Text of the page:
Arnon Grunberg



On not being horny – Ross Douthat in NYT:

‘In the modern blockbuster, as the film writer R.S. Benedict put it recently: “Everyone is beautiful. And yet, no one is horny.” Movie stars have never been so ripped and chiseled and godlike; they have to be, if they aspire to play a Marvel or DC superhero. But unlike the old Olympians, these gods rarely seem to have the hots for one another, and their movies mostly exist within the parameters of early adolescence, with little adult smoldering permitted. (Adam Driver did his best to break this mold in the recent “Star Wars” movies, but in vain.)
It isn’t just the adult rom-com that’s waned. Watching “Raya and the Last Dragon” with my kids last week, I realized that it was the fourth animated Disney movie in a row — following “Onward,” “Frozen II” and “Moana” — without a central love story. (“Frozen II” technically has a marriage-proposal story carried over from its predecessor, but it’s completely vestigial.)
A lot of different forces have marginalized movie sex and romance. The blockbuster industry has been bad for all kinds of adult movies, because it’s assumed that superhero fight scenes travel better internationally than more complex and culturally specific plots. Some of the audience for sexually themed stories — the people who used to line up for “Basic Instinct” or, more pretentiously, for sexy art-house fare — has migrated to cable and streaming services; some of that appetite has been sated and deadened by online porn.’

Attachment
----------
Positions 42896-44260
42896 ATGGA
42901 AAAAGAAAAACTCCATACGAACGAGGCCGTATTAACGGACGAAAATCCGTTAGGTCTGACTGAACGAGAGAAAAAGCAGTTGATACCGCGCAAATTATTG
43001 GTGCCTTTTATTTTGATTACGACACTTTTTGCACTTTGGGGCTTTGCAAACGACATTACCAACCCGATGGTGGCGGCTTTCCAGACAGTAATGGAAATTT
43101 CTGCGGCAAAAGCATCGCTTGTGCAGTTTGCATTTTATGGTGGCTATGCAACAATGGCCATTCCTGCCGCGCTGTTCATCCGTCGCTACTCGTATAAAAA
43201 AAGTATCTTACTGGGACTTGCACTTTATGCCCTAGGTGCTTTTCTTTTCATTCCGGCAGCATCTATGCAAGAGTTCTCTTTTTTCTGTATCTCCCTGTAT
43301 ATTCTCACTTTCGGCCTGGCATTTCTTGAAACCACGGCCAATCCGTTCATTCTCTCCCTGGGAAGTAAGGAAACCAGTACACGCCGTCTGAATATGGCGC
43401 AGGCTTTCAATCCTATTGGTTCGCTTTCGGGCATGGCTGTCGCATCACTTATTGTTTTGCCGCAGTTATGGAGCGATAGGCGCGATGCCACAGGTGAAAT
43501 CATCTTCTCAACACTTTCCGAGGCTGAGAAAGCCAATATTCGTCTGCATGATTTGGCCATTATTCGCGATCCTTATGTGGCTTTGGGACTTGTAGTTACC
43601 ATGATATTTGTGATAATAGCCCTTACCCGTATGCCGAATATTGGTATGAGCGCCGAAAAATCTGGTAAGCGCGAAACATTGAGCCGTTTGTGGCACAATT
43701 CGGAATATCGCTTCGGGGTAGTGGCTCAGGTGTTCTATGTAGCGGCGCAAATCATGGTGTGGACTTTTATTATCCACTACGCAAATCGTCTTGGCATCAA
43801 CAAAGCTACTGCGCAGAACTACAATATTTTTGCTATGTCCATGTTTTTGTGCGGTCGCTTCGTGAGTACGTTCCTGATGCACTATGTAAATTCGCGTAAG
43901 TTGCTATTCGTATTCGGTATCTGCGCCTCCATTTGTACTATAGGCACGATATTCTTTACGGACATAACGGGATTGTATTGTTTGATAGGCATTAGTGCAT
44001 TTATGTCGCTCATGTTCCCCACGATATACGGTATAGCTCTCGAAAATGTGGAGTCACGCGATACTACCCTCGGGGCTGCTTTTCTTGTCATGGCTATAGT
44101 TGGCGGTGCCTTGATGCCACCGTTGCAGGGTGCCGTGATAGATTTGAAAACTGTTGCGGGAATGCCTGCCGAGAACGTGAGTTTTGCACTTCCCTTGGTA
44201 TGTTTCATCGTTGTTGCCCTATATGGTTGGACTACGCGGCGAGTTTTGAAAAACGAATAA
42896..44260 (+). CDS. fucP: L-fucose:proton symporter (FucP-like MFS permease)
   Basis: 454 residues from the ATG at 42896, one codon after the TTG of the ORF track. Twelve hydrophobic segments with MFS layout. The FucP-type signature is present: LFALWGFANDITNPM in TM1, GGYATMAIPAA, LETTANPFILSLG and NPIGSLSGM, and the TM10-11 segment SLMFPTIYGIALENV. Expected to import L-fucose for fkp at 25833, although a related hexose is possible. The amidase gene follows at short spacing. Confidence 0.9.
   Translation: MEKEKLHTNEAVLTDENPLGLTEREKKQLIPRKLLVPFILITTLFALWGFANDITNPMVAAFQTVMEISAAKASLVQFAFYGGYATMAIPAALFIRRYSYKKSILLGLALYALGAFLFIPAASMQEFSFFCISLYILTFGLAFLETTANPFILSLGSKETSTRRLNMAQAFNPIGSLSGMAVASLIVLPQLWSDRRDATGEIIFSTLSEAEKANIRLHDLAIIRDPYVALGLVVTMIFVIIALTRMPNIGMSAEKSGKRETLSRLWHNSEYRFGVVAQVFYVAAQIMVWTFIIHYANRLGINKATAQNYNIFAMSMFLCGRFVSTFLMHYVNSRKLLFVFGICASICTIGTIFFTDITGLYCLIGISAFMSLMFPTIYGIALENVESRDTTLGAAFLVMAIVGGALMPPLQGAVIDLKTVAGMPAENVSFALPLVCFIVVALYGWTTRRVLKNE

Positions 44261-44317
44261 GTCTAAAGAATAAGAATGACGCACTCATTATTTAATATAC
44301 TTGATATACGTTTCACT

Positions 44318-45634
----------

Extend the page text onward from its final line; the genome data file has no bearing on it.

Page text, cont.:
‘Either way, everyone should be rooting for the cinema of desire. For artistic reasons, yes — but also for the sake of the continuation of the human race.’

Read the column here.

I’m a Ross Douthat fan, even though I might disagree with him fairly often. But a friend sent me a message about this particular column.

Yes, puritanism made a comeback, disguised as social activism.

It will disappear again, in two or five or seven years, or maybe even faster. But in general, it’s as nasty as the puritanism that streamed out of churches and other places of worship.
Civilization is also the fight against human desire, we should not take this fight too seriously.

Whether porn made the carnal desire disappear out of mainstream movies is an interesting question.

I was intrigued by the ending of the column, Douthat acknowledges that the lack of desire might be a disaster for artistic reasons and for the continuation of the human race.

Evidently, new moralism is already a disaster for artistic reasons, purity first, quality later, but desire can fade away. We tend to forget this. Maybe it’s a taboo. I’m not sure if this implies that our reproductive capacities will become inutile.

Perhaps we have become too civilized to procreate.

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